As students return to school, technology goes with them. That technology--and the data generated by it--is valuable not simply as a means for getting school work done, but also as entertainment for those brief hours between one assignment and the next. It's for this reason that it pays to plan for disaster. With a single massive power burst, storage media that suddenly heads south, or interaction with a light-fingered ne'er-do-well, the technology your student depends on can vanish. Take these five tips to heart, however, and the loss of a device or data need not be catastrophic.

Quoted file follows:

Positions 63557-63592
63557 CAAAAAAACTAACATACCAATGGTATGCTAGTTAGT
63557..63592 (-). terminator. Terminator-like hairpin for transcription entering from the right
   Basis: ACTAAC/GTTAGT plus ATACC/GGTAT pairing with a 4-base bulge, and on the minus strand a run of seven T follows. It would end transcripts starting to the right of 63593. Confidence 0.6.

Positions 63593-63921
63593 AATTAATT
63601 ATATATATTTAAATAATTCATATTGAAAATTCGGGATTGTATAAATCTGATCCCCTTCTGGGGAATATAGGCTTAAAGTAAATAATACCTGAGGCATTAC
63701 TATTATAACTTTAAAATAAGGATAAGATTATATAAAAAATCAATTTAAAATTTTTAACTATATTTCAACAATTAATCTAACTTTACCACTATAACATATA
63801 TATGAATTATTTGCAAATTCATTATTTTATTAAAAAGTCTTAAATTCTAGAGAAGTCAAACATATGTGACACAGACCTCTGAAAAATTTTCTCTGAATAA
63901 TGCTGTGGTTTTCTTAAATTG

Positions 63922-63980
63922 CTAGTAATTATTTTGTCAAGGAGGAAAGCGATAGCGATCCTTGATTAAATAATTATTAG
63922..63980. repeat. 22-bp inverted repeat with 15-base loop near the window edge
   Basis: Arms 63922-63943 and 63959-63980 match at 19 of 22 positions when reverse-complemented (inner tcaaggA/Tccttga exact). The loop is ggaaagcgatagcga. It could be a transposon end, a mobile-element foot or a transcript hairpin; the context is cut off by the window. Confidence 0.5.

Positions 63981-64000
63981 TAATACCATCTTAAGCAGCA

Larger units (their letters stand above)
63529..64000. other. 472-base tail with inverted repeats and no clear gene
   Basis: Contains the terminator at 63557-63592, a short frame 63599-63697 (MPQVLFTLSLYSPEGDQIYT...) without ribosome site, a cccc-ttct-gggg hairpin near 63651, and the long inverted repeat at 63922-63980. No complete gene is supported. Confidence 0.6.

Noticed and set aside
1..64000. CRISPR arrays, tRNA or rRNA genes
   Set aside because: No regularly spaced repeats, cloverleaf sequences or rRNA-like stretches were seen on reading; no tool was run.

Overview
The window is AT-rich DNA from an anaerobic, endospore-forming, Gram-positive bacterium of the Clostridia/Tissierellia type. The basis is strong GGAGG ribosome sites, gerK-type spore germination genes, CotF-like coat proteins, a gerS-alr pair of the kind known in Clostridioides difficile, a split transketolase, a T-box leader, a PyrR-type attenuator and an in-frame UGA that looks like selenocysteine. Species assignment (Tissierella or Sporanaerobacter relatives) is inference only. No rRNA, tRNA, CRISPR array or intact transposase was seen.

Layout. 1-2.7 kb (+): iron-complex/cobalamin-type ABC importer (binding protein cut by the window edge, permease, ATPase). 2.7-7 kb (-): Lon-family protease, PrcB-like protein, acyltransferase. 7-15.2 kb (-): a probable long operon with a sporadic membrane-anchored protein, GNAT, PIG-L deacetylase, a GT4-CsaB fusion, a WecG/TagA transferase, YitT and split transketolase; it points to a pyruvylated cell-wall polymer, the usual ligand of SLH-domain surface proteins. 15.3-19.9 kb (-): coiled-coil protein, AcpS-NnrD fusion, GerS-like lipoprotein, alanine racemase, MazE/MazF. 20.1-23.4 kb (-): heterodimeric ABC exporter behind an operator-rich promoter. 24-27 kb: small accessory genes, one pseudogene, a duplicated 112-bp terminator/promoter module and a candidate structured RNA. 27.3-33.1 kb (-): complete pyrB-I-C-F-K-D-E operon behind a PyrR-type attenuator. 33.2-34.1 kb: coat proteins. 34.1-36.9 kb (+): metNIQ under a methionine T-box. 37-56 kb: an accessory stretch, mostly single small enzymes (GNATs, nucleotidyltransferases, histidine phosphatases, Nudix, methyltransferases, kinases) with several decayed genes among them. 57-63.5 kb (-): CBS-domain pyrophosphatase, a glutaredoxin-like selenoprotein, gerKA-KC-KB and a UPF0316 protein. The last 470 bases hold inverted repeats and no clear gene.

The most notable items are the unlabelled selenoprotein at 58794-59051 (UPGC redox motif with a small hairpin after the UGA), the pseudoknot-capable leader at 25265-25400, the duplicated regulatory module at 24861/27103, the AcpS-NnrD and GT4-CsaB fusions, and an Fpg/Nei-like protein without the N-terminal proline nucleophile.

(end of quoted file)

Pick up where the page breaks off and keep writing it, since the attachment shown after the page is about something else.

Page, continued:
Emphasis on budget: All three systems are priced well below $500
The truth behind reports that claim Facebook Messenger can spy on you, call your friends and take control of your mobile device.
A deluge of email apps are trying to rein in the chaos that can overwhelm one's inbox. Mailbox stands out from the pack, as it's been one of the most elegant solutions on iOS, with a unique take on swiping away and snoozing emails to reach that ever elusive Inbox Zero.
Bitcoin traders worrying about how to legally disclose their profits from Bitcoin and other cryptocurrencies now have a tool to assist them.
Children's accounts could go legit if Google can satisfy privacy requirements
For desktop-only types there are several ways to have weather at-a-glance.
Unlike the 10GB typically offered by its rivals, Sprint is offering 20GB.
We go hands-on with a copy of the One (M8) running Windows Phone, with the native HTC features ported over to Microsoft's mobile OS.